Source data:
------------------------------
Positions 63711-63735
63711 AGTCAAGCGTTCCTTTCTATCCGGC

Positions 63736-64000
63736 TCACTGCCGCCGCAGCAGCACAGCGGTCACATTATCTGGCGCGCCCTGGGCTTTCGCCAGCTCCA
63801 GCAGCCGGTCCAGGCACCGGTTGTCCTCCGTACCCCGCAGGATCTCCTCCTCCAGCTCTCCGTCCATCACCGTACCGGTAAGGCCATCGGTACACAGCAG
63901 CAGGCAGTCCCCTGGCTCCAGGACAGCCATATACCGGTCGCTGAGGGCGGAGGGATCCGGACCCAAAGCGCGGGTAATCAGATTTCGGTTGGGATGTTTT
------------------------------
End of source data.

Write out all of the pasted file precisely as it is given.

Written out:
Positions 63711-63735
63711 AGTCAAGCGTTCCTTTCTATCCGGC

Positions 63736-64000
63736 TCACTGCCGCCGCAGCAGCACAGCGGTCACATTATCTGGCGCGCCCTGGGCTTTCGCCAGCTCCA
63801 GCAGCCGGTCCAGGCACCGGTTGTCCTCCGTACCCCGCAGGATCTCCTCCTCCAGCTCTCCGTCCATCACCGTACCGGTAAGGCCATCGGTACACAGCAG
63901 CAGGCAGTCCCCTGGCTCCAGGACAGCCATATACCGGTCGCTGAGGGCGGAGGGATCCGGACCCAAAGCGCGGGTAATCAGATTTCGGTTGGGATGTTTT